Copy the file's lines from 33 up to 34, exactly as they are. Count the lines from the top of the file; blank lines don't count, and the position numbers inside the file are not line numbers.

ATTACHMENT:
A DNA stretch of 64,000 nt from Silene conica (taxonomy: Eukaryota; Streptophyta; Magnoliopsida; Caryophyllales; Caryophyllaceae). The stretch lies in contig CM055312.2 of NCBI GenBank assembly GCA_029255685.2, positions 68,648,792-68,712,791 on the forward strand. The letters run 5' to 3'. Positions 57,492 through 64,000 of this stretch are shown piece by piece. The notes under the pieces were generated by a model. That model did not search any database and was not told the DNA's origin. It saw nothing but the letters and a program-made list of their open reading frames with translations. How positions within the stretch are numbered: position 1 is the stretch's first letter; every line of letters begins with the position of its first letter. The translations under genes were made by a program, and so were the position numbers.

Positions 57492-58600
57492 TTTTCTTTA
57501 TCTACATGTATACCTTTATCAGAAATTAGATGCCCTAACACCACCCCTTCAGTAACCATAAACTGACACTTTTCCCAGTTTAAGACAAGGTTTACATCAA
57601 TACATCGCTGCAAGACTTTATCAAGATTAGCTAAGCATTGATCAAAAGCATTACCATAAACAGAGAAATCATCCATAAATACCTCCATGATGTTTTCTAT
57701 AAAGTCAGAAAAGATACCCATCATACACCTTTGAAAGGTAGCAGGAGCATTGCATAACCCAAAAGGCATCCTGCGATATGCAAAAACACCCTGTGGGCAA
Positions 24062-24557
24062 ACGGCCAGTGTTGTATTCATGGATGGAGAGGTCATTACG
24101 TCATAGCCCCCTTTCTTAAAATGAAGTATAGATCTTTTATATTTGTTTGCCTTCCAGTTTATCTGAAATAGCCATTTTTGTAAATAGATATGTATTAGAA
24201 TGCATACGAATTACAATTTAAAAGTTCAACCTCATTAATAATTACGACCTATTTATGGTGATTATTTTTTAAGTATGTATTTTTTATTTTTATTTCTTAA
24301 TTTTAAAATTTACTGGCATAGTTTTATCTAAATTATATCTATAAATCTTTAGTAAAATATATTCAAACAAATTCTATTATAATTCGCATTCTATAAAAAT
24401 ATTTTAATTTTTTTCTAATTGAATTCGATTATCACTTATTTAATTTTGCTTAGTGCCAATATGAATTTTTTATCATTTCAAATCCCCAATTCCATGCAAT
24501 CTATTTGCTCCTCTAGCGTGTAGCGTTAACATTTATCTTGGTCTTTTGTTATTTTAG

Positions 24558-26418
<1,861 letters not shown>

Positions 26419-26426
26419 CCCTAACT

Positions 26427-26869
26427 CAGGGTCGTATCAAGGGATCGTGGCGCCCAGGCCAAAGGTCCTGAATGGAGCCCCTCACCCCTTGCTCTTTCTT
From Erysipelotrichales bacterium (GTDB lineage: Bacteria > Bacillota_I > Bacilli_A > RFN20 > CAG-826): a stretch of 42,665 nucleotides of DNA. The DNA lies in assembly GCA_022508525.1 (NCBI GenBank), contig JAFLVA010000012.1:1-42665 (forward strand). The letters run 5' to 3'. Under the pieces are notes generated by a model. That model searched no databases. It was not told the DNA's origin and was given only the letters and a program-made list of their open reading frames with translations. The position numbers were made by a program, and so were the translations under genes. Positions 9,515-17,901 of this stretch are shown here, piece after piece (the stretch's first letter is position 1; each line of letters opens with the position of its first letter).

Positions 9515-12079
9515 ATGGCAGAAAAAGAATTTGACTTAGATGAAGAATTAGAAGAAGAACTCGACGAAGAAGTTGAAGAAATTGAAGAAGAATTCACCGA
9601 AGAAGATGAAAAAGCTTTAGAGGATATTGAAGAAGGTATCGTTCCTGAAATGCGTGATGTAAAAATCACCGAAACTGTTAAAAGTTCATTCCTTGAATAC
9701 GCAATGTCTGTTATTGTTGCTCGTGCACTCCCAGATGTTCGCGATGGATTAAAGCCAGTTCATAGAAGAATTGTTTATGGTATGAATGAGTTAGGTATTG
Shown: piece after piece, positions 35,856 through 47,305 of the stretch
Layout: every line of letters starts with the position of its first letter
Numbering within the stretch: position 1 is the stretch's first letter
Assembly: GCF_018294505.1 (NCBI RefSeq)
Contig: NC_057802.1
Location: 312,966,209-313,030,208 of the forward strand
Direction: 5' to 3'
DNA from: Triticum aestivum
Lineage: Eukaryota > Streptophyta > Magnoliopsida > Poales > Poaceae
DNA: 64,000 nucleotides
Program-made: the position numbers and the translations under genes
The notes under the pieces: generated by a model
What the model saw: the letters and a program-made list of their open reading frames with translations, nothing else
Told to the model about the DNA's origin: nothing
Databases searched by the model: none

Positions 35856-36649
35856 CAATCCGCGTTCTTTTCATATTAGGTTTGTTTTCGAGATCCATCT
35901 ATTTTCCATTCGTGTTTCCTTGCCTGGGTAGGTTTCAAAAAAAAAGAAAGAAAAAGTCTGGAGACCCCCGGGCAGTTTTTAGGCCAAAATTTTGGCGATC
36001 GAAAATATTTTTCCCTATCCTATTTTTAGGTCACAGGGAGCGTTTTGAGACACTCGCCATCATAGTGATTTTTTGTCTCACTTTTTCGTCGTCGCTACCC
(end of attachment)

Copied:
Lineage: Eukaryota > Streptophyta > Magnoliopsida > Poales > Poaceae
DNA: 64,000 nucleotides